I went to a church school and my favourite time of year was Harvest festival. The school would tell us to ask our mums for some cans of food which would then be donated to local old people. The display of foods by the altar in church was always a source of fascination: so much food and so many different types, an insight into the kitchen cupboards of our mothers. The star of the show would be plaited breads or enormous loaves in the shape of a wheat sheaf.
One year our school had a project in which pupils would pair up with elderly people in the area and visit once a week. My old lady was a holocaust survivor who often did the tarot cards. I’m not sure she even liked being visited!
At Harvest festival our old people were invited for lunch in the school hall. This time the food was piled up on the assembly stage.
The head teacher said we could go up and select some food for our old people. My lady gazed over the selection from her chair, then, spotting the jewel in the crown, whispered to me “I want that huge loaf, get it for me”.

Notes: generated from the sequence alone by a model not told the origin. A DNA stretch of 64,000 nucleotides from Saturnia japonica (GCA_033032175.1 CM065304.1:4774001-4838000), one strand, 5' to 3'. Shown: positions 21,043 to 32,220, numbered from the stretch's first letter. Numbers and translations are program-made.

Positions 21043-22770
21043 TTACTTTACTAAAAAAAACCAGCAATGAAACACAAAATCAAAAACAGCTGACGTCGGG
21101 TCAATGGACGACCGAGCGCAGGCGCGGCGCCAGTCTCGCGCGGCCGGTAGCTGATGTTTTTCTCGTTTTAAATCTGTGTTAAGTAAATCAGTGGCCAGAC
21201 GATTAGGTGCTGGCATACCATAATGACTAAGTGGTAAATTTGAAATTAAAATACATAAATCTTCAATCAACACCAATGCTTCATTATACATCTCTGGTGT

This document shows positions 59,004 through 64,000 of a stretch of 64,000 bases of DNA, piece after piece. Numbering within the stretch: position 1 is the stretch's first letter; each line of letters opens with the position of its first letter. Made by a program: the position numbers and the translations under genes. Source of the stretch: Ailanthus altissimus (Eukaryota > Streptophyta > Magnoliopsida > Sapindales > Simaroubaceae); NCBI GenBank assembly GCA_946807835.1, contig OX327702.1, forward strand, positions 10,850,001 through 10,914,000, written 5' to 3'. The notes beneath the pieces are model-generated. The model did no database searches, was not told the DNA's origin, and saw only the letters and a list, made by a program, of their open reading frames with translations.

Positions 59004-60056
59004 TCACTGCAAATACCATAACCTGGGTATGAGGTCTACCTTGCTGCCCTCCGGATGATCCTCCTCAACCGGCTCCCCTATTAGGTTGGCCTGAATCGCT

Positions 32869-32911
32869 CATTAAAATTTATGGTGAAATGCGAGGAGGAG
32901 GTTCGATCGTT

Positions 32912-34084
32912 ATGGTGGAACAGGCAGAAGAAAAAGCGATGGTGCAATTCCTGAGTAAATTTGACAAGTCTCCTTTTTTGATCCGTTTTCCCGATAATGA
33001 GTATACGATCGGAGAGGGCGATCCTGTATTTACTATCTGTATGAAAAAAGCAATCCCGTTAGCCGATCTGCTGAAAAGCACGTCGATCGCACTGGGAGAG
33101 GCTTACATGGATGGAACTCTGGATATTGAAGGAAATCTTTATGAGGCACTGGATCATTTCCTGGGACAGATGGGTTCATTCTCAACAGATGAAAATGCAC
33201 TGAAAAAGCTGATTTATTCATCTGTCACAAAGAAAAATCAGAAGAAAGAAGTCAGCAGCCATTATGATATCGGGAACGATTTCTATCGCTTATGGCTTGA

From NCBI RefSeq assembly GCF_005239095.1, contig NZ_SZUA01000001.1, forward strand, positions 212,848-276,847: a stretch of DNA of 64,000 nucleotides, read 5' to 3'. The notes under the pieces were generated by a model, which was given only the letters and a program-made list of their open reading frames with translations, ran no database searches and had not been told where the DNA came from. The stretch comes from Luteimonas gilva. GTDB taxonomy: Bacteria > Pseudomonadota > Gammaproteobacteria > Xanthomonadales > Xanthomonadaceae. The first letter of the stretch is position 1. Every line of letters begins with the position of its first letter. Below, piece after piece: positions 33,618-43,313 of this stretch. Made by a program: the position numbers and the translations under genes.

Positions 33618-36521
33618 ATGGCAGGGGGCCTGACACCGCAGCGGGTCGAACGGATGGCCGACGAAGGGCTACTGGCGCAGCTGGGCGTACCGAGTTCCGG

Dutifully I took it, handed it to my old lady who snaffled it into her handbag. We carried on drinking tea. A little while later, the headmistress, looking stern, said:
“There has been a problem.” She paused dramatically.
“Someone has taken the harvest loaf” Gasps all round. Surreptitiously I looked sideways at my old lady. She poked the loaf further down into her bag with a determined expression on her face.
The headmistress continued: “Who has taken it?” She swept the room with a steely gaze.
“Nobody? This loaf has been made specially for this festive occasion, it’s for decoration only.”
I did think the loaf was rather hollow sounding and dry.
When the headmistress had stopped, I said to my old lady “Look we’ve got to give it back. You can’t even eat it” and wrestled it out of her bag, much to her annoyance.
I was always in trouble at school. I was known as the naughty one. This time however, it wasn’t even my fault. Why did they have to pair me with an equally naughty old lady? This wasn’t going to help my reputation.
I removed the loaf from the bag as discreetly as I could, not easy, it was about two foot long and, I noticed, had a metal spike jutting out the bottom. I sidled up to the headmistress trying to explain that it wasn’t me, it was my naughty old lady.
Coffee by Douwe Egberts